What is the GDPR?
The General Data Protection Regulation (GDPR) (EU) 2016/679 is a regulation in EU law on data protection and privacy for all individuals within the European Union and the European Economic Area. It also addresses the export of personal data outside the EU and EEA. The GDPR aims primarily to give control to citizens and residents over their personal data and to simplify the regulatory environment for international business by unifying the regulation within the EU.
Superseding the Data Protection Directive, the regulation contains provisions and requirements pertaining to the processing of personally identifiable information of data subjects inside the European Union. Business processes that handle personal data must be built with privacy by design and by default, meaning that the system must be designed to adhere to principles of data protection with the highest level of safeguards from the start, so that the data is not available publicly without explicit consent, and cannot be used to identify a subject without additional information stored separately. Personal data may not be processed unless it is done under a lawful basis specified by the regulation, or the data controller or processor has received explicit, opt-in consent from the data's owner—which may be withdrawn at any time.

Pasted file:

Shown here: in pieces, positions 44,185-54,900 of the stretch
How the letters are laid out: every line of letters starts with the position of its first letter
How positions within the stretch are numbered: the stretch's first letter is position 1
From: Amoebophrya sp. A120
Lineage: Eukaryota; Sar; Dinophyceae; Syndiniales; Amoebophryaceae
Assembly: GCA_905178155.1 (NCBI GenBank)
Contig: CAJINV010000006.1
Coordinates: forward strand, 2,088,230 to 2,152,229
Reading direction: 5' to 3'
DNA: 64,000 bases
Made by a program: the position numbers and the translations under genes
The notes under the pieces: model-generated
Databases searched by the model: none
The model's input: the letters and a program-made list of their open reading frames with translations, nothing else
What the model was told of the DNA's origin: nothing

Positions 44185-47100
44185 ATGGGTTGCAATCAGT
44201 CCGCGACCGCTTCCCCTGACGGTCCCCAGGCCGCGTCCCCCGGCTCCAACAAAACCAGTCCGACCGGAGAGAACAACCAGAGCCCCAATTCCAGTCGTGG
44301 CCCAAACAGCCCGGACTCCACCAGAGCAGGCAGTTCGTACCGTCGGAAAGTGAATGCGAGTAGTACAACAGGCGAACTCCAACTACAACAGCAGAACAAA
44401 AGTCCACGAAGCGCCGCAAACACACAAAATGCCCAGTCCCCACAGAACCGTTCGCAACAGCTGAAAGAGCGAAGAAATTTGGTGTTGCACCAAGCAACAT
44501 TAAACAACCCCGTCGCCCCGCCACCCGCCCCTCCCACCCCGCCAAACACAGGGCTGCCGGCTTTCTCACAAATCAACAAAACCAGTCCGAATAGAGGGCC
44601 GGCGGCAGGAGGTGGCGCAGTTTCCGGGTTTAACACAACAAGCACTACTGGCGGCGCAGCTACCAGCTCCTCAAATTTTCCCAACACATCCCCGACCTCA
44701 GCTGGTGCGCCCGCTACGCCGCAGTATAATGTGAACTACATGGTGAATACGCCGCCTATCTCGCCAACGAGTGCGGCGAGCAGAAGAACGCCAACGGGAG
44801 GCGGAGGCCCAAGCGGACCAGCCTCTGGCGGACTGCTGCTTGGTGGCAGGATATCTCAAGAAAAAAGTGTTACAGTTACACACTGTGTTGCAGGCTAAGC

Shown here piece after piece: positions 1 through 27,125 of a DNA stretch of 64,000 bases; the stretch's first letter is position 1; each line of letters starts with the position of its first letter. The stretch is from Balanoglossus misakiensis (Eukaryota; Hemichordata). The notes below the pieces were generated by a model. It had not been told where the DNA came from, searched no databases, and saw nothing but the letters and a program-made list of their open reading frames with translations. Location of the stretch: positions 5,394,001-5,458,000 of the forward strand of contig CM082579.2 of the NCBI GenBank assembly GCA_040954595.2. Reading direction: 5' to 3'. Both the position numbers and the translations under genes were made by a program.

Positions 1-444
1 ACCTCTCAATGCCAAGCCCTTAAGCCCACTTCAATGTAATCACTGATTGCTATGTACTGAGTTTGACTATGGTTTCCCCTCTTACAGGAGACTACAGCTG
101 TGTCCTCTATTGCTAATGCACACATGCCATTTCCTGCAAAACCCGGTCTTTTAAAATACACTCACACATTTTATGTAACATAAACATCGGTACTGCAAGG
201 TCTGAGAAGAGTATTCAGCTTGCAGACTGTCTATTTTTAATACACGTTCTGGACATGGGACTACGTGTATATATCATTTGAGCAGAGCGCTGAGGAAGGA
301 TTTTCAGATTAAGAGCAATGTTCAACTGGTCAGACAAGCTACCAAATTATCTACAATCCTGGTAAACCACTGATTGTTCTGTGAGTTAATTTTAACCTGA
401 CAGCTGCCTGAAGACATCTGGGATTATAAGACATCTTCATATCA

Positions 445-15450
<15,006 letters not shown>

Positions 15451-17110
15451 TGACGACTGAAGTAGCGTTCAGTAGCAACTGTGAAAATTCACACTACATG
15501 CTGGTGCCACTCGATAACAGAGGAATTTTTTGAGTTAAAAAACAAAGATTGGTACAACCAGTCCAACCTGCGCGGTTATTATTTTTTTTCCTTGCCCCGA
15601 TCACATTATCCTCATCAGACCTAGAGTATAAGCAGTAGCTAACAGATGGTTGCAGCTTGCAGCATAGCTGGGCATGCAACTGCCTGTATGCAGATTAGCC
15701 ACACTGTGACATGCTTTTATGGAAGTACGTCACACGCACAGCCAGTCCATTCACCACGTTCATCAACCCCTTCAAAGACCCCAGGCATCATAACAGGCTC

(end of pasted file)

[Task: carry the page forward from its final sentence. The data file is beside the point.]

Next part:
It was adopted on 14 April 2016, and after a two-year transition period, becomes enforceable on 25 May 2018. The GDPR replaces the 1995 Data Protection Directive.Because the GDPR is a regulation, not a directive, it does not require national governments to pass any enabling legislation and is directly binding and applicable.